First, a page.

Anglo-American Cooperation in Asia

November 16, 1940

Report Outline
Axis Tokyo Pact and Anglo-American Policy
Anglo-American Economic Interests in Asia
Problems of Joint Defense in Far East
Special Focus

Axis Tokyo Pact and Anglo-American Policy

Conclusion, September 27, of a tripartite military alliance between Germany, Italy, and Japan, aimed unmistakably at the United States, gave the American people a sudden and dramatic demonstration of the inter-relation of the European and Asiatic wars and of the possibility of this country's becoming involved in hostilities simultaneously in the Atlantic and the Pacific. From the standpoint of American defense, viewed in the light of such a possibility, China's resistance to Japan was raised to a position rivaling in importance that of Great Britain's resistance to Germany. Aid to China fell into the same category as aid to Britain.

In the months before the pact was signed, Great Britain had been following a cautious policy in the Orient, seeking to appease Japan by withdrawing British troops from China and by agreeing to close the Burma Road to Chinese munitions traffic for three months. While the United States in this period had made several moves obviously directed against Japan, they had been mostly of a minor nature calculated only to counteract British and French yielding to Japanese pressure. Conclusion of the Axis-Japanese alliance had the immediate effect of unifying and strengthening American and British policy in the Far East.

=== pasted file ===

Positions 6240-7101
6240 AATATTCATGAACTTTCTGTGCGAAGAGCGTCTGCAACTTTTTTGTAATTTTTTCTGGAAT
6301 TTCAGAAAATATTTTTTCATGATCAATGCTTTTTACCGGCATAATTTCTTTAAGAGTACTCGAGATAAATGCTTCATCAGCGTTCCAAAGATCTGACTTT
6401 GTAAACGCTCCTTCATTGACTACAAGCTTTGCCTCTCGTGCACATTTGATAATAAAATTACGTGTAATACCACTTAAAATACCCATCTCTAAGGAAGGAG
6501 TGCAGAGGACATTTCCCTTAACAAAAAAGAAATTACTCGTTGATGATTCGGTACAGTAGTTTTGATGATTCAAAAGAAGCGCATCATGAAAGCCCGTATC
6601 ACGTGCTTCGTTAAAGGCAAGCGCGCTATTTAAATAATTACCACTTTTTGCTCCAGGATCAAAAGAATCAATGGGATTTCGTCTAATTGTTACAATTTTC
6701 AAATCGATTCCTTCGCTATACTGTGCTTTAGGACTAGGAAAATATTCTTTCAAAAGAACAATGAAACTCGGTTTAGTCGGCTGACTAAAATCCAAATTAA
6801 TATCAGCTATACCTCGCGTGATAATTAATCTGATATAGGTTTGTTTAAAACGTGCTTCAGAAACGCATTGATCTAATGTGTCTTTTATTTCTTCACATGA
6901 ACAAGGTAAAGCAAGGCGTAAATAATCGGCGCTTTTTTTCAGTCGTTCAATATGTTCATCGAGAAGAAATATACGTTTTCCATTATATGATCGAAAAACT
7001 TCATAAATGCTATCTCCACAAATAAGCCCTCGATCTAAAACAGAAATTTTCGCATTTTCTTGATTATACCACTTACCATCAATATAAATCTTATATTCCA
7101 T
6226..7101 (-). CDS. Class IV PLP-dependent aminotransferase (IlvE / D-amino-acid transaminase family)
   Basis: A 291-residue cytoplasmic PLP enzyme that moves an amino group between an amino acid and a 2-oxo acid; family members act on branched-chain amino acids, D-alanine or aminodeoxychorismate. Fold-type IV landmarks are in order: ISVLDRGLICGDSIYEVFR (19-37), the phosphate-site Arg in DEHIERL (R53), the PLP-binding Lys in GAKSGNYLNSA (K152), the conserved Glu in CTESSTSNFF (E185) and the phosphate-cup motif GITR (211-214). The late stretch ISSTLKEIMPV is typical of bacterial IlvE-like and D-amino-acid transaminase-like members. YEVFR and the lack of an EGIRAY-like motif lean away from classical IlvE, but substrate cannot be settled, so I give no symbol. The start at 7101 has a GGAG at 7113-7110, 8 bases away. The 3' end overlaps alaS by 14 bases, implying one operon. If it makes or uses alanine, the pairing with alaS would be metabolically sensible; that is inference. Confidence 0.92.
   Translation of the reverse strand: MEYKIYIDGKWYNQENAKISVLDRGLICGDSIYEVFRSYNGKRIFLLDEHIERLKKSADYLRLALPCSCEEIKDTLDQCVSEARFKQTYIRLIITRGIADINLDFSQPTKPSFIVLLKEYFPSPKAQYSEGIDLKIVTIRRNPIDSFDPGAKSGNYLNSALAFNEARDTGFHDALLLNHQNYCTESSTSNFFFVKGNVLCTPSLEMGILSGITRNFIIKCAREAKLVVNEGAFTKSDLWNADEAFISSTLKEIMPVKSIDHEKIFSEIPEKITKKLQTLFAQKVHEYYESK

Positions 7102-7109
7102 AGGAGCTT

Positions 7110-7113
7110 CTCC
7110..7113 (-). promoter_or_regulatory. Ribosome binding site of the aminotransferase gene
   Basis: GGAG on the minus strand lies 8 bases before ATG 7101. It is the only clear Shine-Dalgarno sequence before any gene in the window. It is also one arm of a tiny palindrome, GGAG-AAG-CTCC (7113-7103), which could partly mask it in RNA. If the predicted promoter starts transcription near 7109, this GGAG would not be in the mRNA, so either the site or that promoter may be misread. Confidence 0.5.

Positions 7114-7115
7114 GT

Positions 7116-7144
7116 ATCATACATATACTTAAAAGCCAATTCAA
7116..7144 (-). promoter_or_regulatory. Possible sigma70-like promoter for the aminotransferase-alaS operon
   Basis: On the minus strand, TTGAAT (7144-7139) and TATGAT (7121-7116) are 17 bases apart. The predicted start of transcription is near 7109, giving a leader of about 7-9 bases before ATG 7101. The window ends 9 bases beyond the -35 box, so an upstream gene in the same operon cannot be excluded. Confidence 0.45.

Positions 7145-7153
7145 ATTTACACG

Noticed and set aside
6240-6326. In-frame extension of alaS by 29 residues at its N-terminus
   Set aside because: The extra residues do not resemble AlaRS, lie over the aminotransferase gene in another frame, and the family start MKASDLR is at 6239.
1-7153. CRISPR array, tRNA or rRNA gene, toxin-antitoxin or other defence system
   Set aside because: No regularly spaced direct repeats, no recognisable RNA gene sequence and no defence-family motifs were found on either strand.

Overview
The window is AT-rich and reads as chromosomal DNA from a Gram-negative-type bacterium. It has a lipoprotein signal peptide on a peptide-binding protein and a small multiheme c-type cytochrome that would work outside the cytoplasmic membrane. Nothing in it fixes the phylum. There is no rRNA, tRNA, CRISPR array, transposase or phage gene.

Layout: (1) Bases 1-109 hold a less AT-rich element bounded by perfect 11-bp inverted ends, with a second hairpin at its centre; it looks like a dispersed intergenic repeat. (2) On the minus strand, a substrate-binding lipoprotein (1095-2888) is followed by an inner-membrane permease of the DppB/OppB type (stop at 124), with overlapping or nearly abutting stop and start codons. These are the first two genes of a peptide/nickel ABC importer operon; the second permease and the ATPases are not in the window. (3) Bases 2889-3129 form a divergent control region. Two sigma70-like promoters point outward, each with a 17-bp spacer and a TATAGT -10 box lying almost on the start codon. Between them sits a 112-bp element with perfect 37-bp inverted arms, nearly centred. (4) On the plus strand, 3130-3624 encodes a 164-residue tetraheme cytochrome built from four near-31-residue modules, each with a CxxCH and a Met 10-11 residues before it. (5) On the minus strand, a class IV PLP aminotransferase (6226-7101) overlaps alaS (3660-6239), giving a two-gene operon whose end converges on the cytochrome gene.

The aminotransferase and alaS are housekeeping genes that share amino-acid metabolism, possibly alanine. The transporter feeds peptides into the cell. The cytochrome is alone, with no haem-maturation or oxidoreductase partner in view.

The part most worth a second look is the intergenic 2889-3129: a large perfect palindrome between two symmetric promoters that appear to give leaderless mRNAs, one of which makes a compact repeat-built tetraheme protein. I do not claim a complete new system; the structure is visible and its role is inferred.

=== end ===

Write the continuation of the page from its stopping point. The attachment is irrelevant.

British and American Measures to Restrain Japan

A stiffening of the United States position was evidenced, in fact, even before the signing of the pact. Two days prior to that event, but just after conclusion of a Franco-Japanese pact granting concessions to Japan in Indo-China, Washington announced extension of a new $25,000,000 loan to China. This action was followed the next day, 24 hours ahead of the signing of the pact, by announcement of the forthcoming imposition of an embargo on exports of iron and steel scrap to countries outside the Western Hemisphere, except Great Britain. On October 8 the British government made known that the Burma Road would be reopened October 17. Against the background of these moves, the gravity of the situation in the Far East received additional emphasis when the United States warned American citizens to leave China and Japan, and when Great Britain gave similar warning to British subjects in Japan and Japanese-occupied areas of China.

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